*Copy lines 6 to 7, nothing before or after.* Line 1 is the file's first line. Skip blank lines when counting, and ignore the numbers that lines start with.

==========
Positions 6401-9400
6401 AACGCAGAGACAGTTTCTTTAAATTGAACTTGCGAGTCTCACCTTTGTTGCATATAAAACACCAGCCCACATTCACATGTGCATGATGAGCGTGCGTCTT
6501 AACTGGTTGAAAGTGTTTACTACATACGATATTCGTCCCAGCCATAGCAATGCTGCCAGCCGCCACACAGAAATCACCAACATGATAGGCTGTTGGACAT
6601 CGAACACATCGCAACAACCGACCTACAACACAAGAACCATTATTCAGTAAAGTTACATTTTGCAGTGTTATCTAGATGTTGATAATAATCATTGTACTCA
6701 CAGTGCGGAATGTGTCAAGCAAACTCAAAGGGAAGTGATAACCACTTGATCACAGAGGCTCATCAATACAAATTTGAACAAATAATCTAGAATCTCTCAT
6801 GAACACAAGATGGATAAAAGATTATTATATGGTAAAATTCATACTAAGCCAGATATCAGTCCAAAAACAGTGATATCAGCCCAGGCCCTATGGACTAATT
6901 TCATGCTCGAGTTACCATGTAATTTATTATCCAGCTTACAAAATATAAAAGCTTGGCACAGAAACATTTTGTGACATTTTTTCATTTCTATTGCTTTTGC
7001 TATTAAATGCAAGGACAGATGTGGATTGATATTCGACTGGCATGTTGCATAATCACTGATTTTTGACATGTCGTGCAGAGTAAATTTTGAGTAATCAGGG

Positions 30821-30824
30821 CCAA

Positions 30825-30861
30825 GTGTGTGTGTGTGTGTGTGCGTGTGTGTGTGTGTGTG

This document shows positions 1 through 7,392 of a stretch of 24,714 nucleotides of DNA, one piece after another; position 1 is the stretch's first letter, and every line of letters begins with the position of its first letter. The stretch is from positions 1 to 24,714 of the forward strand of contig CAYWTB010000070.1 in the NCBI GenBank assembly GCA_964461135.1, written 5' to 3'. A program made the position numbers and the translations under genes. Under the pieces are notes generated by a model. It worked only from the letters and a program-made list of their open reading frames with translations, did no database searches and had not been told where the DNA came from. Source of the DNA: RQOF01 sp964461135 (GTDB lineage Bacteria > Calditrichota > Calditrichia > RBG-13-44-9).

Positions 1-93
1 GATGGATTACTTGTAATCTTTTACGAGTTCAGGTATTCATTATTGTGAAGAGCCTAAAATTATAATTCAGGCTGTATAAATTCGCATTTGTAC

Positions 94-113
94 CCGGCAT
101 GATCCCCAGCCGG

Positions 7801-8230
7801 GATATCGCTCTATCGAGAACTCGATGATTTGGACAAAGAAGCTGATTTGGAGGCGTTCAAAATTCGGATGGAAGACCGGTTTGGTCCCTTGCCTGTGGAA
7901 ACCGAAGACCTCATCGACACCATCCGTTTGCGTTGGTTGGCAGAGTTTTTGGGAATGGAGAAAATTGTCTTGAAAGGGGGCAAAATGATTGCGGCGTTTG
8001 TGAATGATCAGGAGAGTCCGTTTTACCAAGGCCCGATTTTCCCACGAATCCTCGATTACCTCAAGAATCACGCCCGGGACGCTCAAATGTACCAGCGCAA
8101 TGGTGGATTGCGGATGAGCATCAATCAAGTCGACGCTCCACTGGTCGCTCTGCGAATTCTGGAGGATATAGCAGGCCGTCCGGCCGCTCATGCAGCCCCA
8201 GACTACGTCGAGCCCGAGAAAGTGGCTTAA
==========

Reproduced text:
6801 GAACACAAGATGGATAAAAGATTATTATATGGTAAAATTCATACTAAGCCAGATATCAGTCCAAAAACAGTGATATCAGCCCAGGCCCTATGGACTAATT
6901 TCATGCTCGAGTTACCATGTAATTTATTATCCAGCTTACAAAATATAAAAGCTTGGCACAGAAACATTTTGTGACATTTTTTCATTTCTATTGCTTTTGC